fbpx
Home | Knowledgebase | HOW TO HANDSTAND

Tuck Up VS. Swing Up

Which one is easier and more consistent? You might be thinking right now that it all about personal preference or really about who is able to tuck but it is much simpler than this. There is a very precise and straight forward answer. One of the two is significantly more consistent and significantly easier than the other. Want to find out which? Than keep reading below!

Why Swing Ups are hard

The kick up or swing up to handstands is the first thing that pops to anybody’s minds when first starting to train handstands yet it comes with a wide variety of difficulties making the skill fragile and significantly harder to learn than one might expect.

You have to be flexible

To do this skill properly you need to be able to create at least a 90 but better 135 degrees angle between your legs without bending the knees and without externally rotating the legs. That is difficult and without proper training rather unlikely. You will have to invest time into stretching your hips and hamstrings. 

 

It is easy to over- or undershoot

Even after years of practice the kick up to handstand is a big hit or miss for many. It takes ages to get really consistent at it and you will quite often have to gamble where exactly to throw your legs.

Your hips might rotate

As mentioned you need to be quite flexible to get up. A lack of mobility will stop your leg from freely swinging up. If your leg gets stopped something else gets pulled. This is usually your hips. If they rotate the torso and eventually shoulders will follow and it will becomes close to impossible to balance the handstand.

More movements means more room for error 

One leg goes right on top. The other should stop parallel to the floor and then go up. At the same time the hips need to end up on top of the shoulders and the hands and we have to make sure the legs stay locked. That is a lot to take care of and only missing one of the details will mess with everything that you’ve got. On top of that the kick up is an dynamic movement meaning you have to coordinate all of these things together in a quick moment. Trust me. It’s not easy!

2 sides means twice the training or twice the troubles

Don’t forget that there are 2 legs! This means you either invest twice the time to train both sides or you will develop imbalances. This can easily turn 1 of your legs more flexible than the other of even goa s far as developing back pain and scoliosis in the most extreme cases.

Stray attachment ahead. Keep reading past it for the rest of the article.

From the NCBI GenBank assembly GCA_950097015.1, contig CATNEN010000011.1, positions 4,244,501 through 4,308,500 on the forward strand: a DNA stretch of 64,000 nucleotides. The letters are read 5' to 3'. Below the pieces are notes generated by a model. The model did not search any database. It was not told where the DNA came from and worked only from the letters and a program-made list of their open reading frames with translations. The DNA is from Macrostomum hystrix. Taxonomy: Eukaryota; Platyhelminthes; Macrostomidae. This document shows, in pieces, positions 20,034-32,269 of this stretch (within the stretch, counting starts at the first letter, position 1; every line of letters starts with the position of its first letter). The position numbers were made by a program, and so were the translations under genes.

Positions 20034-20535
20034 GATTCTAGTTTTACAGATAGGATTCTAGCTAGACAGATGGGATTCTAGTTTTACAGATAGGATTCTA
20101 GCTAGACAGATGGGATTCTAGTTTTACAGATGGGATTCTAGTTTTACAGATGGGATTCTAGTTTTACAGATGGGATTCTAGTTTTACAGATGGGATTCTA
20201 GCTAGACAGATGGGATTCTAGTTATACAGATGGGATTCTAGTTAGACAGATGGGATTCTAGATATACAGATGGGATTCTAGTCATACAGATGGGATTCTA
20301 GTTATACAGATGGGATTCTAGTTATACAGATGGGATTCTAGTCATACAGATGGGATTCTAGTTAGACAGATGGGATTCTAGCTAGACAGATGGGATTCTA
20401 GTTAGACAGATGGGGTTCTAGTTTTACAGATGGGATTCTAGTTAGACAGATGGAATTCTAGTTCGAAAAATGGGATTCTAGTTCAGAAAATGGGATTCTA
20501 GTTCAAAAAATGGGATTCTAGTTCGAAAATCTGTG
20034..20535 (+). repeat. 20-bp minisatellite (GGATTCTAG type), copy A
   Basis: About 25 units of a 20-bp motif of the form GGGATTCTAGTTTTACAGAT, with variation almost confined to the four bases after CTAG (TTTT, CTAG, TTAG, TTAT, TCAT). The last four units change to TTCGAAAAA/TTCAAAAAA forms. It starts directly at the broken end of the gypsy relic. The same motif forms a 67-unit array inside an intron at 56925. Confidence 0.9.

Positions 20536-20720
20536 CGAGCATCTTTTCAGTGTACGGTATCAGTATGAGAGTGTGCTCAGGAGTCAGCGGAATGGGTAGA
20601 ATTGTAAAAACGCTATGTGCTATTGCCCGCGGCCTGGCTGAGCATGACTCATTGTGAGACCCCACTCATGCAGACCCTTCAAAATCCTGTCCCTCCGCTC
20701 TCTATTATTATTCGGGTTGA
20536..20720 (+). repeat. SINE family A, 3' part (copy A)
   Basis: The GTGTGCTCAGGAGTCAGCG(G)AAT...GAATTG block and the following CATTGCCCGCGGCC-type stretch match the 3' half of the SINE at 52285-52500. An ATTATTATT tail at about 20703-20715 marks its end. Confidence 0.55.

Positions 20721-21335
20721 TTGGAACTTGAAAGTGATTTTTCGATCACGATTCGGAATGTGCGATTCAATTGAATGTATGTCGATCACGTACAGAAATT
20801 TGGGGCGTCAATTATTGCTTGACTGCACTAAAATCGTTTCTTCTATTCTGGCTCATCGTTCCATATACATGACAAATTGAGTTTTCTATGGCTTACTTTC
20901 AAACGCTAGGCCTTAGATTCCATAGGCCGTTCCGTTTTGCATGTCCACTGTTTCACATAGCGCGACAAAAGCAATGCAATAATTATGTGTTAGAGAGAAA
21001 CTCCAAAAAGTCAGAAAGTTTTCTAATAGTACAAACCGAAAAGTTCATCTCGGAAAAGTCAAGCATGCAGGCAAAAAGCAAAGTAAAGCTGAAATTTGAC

Circular motion

This really is the biggest issue. Unless doing Kick Ups with a very precise technique the direction of the momentum is circular pointing behind you. This is a real problem as we want to go up. You have to first guess how much is enough power to make it up and at the same time you need to judge how much is little enough momentum not to fly over. Difficult!

Why Tuck Ups are easier

Now I know what you are thinking. How are you supposed to do a tuck mount if you can not hold a tuck handstand yet? Well the beauty is that you actually don’t need to be able to hold a tuck. We are just using the position for it’s tight and compact nature.

Vertical Motion Only

This is really straight away the big point where the tuck is winning. The motion is not in the direction of a half circle anymore. It goes up and only up and you can hardly jump up too much. This is key for when trying to hit the right position. You do not have to judge or guess of far you have to kick. You simply travel up.

 

No need to actually Master the Tuck

It might be called a tuck jump but you do not have to hold the tuck. We just use the tuck as a stepping stone to align the hips with the already aligned hands and shoulders. As soon as everything is in 1 line we extend the legs upwards. Do not waste any time trying to hold the tuck or to fix your alignment. Do all of this once up in the straight handstand. 

Less Movements means Less Room for Error

Jump to the tuck and extend the legs upwards. That is all. Now I am not saying that this is easy. You will have to practice and you should go through the appropriate progressions but it is pretty simple compared to the complex nature of the swing up.

 

Easier to Safe